story by JASMINE ADAMS photos by SIPHO MCHUNU
The happy couple… Jack van Rooyen (left) and Wiseman Mndaweni have been together for 10 years.
True love conquers prejudice
Gay marriages remain controversial, but this couple seized the chance to cement their commitment to each other…
THE SA government giving gay – or “same sex” – marriages the thumbs up last December came as good news for Wiseman Mndaweni (33) and Jack van Rooyen (29) of Tokoza, Ekurhuleni.
At last they could “tie the knot” and cement their 10-year relationship. “When they fi rst told me about their wedding plans, I thought it was a joke,” says Van Rooyen’s aunt, Gumisile Magagula. “I drove down all the way from Nelspruit in Mpumalanga to come and see for myself.”
“We couldn’t wait for the day to come,” says Wiseman. An “official” marriage was important for the couple, as it was a way of showing the world how committed they were to each other. “We would’ve waited another 30 years for the government to give us the go ahead if we had to,” adds Wiseman.
The ceremony took place at the Alberton Court. “Taking our vows was easy – we’ve been practising them for a long time,” says Jack. “Now all we want is to spend the rest of our lives together.”
The wedding celebration was attended by hundreds of people including family, friends and even curious members of the public! But that was not the end of it. The dreadlocked Mndaweni had bigger plans for his partner. A few weeks later, in a second ceremony lasting three days, he paid part of the lobola for Van Rooyen. A sheep was slaughtered, halved and split between the homes of Mndaweni and Van Rooyen. There was traditional beer and the receiving of blankets – all of which came as a surprise to the families involved, who never expected such a traditional event for a gay couple.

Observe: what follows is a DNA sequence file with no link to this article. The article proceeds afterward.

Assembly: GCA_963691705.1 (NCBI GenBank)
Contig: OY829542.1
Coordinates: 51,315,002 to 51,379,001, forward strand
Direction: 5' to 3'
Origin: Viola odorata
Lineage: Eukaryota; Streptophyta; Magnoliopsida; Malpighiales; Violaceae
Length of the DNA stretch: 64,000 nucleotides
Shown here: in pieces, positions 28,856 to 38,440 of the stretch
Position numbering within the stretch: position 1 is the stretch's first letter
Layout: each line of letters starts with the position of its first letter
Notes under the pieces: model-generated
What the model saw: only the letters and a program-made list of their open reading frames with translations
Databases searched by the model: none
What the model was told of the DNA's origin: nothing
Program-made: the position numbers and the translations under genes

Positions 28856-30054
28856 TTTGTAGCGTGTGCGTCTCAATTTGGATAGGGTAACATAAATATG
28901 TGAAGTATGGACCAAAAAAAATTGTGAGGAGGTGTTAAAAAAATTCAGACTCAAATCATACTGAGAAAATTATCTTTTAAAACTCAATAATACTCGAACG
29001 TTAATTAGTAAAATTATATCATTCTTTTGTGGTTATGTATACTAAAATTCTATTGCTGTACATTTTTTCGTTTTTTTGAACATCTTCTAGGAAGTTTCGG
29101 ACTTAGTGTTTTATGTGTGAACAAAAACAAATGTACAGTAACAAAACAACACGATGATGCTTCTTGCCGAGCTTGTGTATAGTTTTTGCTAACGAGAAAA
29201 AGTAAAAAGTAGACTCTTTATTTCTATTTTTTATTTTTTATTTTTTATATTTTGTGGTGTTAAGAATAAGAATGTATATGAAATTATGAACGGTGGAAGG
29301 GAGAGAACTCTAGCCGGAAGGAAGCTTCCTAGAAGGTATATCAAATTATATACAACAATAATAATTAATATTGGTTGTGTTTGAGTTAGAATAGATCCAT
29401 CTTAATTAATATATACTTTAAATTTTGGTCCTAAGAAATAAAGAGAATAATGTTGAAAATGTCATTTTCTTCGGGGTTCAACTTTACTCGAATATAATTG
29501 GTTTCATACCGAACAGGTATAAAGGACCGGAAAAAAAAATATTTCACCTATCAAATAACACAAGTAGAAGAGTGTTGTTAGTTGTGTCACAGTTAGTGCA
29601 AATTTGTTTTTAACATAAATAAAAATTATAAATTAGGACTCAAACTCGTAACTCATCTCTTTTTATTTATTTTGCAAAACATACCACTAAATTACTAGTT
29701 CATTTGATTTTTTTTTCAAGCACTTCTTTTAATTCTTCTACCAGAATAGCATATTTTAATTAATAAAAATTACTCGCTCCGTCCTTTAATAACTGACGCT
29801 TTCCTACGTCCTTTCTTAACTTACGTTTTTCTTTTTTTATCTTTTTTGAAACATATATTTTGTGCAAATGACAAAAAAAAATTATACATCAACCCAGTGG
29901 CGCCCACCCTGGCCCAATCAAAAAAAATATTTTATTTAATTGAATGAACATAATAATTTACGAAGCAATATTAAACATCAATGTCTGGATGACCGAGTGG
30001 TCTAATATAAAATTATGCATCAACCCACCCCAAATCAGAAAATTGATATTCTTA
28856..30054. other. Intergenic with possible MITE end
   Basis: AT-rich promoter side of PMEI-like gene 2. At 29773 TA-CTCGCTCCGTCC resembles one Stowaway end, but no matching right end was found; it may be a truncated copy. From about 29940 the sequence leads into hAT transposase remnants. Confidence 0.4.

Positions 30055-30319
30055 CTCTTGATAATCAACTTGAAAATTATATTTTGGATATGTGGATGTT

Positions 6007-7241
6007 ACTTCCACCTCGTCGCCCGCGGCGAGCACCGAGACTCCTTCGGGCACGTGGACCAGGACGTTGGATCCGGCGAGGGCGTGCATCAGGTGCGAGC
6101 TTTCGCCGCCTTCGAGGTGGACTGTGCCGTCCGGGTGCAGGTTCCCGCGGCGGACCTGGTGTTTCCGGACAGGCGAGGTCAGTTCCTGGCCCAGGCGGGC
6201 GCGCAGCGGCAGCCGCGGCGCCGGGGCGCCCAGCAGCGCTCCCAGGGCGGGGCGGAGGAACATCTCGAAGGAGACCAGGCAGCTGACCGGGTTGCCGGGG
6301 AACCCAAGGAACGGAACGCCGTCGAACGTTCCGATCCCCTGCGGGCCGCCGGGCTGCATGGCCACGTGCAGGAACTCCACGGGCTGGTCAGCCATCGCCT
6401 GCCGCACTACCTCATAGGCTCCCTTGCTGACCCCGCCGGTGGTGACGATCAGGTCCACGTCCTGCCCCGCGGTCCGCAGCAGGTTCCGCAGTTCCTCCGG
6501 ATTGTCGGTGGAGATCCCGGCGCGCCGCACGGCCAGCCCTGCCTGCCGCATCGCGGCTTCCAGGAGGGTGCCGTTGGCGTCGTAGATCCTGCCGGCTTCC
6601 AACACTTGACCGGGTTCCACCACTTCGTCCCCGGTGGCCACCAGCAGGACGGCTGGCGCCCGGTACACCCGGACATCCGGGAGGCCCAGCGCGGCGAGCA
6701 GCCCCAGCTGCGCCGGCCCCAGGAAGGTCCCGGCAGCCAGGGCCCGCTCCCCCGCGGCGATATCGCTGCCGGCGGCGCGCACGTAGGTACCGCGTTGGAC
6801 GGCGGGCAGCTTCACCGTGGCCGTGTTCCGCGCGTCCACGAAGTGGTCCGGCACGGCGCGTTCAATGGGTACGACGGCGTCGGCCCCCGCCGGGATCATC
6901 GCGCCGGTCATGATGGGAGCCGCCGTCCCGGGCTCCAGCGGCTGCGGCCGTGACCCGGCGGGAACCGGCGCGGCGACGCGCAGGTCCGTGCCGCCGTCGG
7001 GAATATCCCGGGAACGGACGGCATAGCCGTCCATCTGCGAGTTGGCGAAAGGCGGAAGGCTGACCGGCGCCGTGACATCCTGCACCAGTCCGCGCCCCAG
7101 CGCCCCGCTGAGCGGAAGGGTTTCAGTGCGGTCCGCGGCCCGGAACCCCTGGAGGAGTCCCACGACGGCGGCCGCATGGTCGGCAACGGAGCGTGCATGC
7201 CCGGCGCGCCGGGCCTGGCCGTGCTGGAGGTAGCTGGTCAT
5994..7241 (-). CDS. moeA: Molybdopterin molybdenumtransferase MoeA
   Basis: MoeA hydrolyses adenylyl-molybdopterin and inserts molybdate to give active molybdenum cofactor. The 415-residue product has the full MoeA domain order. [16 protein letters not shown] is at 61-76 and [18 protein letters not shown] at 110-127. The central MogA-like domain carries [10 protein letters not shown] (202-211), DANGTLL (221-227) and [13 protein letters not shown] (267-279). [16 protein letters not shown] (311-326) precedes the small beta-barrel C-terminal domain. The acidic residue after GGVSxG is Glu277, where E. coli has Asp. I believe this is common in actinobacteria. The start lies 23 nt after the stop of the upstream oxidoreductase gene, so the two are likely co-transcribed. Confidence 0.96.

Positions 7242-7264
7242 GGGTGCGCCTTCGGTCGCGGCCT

The blushing Van Rooyen was later taken from his family’s home, just a few blocks from Mndaweni’s, and brought into his in-laws’ house for acceptance to the accompaniment of “welcoming the bride” songs. Leading lobola negotiations was Van Rooyen’s 64-year-old uncle, William Majika. “I’ve always been involved with lobola negotiations for family and close neighbours,” he says, adding he was surprised when approached by his nephew. “I’m a very cultural man, an African to the core, and I don’t approve of gay marriages, but I was caught up in the situation,” he admits.
Love and support
The mothers, Smangele Mndaweni and Johanna Poppy van Rooyen, said they gave their full support after their sons broke the news to them. “I’ve known Jacky for a long time,” says Wiseman’s mother, Smangele, who’s originally from Nqutu in Kwazulu-Natal. “When my son told me of their plans I gave him the love and support he expected.” “They chose to make a serious commitment and we had to be there for them,” agrees Johanna, Jack van Rooyen’s mother.
Mndaweni’s half brother, Mandla Dludlu, says he’s straight but had no problem seeing Wiseman getting married. “He wanted to go this route and it’s his choice,” he notes. “They love each other and have been through thick and thin, and I’m very excited they’ve finally done this,” says the couple’s best friend, Miriam Silabela. And just who takes the other name? Van Rooyen says he’s happy to become “Mrs Mndaweni.” [e]